Sadly, Sama Waly’s video installation in Photo Cairo 5 was removed before the show came to an end due to technical problems, but the eeriness it left those who got to see it persisted long after it had gone.
A looped video of Waly sitting with a friend in the hallway of her flat scratching the webs of each other's thumbs while having an informal chat, “Somewhere between 1998 and 2001” is both discomforting and mind boggling.
The two young women appear dressed in white on the screen installed between two walls to create the illusion of the hallway in the video. Their background both in the video and the created hallway at the exhibition space was also white. Everything is minimal and deceivingly soothing in the beginning, until the viewer gets to follow more closely what it is the two women are doing.
In the video, Waly speaks of a game she played in school with her friends where each would slowly scratch the skin of the other’s hand until it bruised. But, along with her friend, she does it peacefully — as if the process involves no pain — which is partly what makes it so discomforting. As we follow their conversation, we notice the unease Waly’s friend feels in the process. Nevertheless, she follows through as if hypnotized.
To the viewer, the experience is also hypnotizing. The scratching seems endless. One has to make a conscious decision to get up and leave after the video loops a few times.
Twenty-two year old Waly is among the fresh voices that have emerged on the local art scene over the past year. Her body of work is varied in form. But it always appeals to viewers’ psyche, often taking them into a hypnotic experience, and so is difficult to dismiss.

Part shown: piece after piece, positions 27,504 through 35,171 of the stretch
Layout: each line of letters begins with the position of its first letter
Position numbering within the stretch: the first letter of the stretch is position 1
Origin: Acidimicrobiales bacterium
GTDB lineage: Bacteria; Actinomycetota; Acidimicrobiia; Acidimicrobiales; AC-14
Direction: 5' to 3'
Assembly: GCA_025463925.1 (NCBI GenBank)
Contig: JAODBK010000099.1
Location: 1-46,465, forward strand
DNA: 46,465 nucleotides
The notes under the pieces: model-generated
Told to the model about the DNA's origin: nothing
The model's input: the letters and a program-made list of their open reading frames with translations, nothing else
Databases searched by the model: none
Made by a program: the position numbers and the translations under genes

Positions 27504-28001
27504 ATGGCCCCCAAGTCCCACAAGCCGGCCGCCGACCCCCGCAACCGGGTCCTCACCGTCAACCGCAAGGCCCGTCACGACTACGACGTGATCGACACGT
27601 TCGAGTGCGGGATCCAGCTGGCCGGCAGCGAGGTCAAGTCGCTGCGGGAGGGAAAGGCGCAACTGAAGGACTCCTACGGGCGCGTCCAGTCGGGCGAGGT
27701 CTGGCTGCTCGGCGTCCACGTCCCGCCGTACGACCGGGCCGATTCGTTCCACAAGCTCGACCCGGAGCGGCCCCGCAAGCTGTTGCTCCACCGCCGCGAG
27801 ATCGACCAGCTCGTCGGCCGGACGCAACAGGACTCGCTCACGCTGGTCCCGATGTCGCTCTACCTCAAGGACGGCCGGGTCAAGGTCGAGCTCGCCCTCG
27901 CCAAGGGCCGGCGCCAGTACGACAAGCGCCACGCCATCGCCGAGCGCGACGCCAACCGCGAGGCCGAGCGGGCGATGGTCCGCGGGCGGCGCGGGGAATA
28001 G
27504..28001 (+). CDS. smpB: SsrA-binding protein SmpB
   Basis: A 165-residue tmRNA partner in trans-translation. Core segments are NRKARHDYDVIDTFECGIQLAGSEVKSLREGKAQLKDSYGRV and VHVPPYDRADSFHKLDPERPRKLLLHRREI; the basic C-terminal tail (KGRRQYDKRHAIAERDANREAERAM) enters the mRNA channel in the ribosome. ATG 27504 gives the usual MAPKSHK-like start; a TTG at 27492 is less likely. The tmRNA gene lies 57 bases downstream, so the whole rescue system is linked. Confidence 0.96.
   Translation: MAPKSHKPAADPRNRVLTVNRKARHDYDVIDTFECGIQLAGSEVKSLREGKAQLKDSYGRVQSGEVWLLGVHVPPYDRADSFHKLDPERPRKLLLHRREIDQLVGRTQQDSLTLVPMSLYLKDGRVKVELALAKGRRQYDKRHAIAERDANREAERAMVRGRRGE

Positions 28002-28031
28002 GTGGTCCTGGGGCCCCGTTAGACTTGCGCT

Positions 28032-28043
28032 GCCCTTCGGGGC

I first experienced her work as part of “The Parallel Visions” group exhibit held at Darb 1718 in March. Showcasing the work of dozens of fresh graduates from the American University in Cairo’s art program, Waly’s work was among those that stood out.
A screen affixed to the top corner of a room showed a video of Waly as she psychedelically dunks her head into a bucket of water. Viewers end up being almost out of breath themselves just watching “Sur,” and inner feelings of distress become overwhelming.
A few months down the line, Waly took part in “The Pick 5” exhibition at the Townhouse Gallery. Again, her contribution to the show “Nia kam” or “Ma kain,” as the label read in Arabic lured in those who saw and experienced it.
An all-encompassing white architectural structure, acting like an enclosure with its walls and edges changing at angles, “Nia kam” almost glowed as light from a projector in the ceiling reflected upon it, and triggered overwhelming emotions amongst viewers of being in a surreal space. The artwork reshaped a room on the gallery’s first floor, redefining the space so strongly that it left no traces of previous memories or associations to interfere with the experience. Waly meant to express the continuous change that she has undergone over the past year or so, but also wanted gallery visitors to have their own experience. That’s why she chose such an obscure title for the work.
Around the same time, she took part in “The Supermarket” exhibition at the Gezira Art Center. The looped video titled “A Jar of Jam” was very different from “Nia kam,” yet almost as stimulating. Against a white backdrop and a soundtrack developed by fellow artist Nada el Shazly, children’s feet and fists try to escape the surface, almost leaving the screen in a hallucinatory fashion. The work was inspired by a story by French philosopher and writer Jean-Paul Sartre about children being turned into profitable monsters by their torturers.
Throughout the past year, Waly has been constantly experimenting with her work, trying to learn from every opportunity that has come her way. She is interested in creative productions spanning film, performance and visual arts and has taken up different temporary jobs and internships in those fields. Enrolling in the Photo Cairo 5 mentorship program led by visual artist Doa Aly was yet another learning experiment for Waly. For her, her it contested much of what she was exposed to through her university education.
For now she wants to slow down a bit, reflect some more on the many experiences she has undergone over the past year, work on her own — not with an exhibition in mind, and then return stronger than ever to the scene.
This piece appears in Egypt Independent's weekly print edition.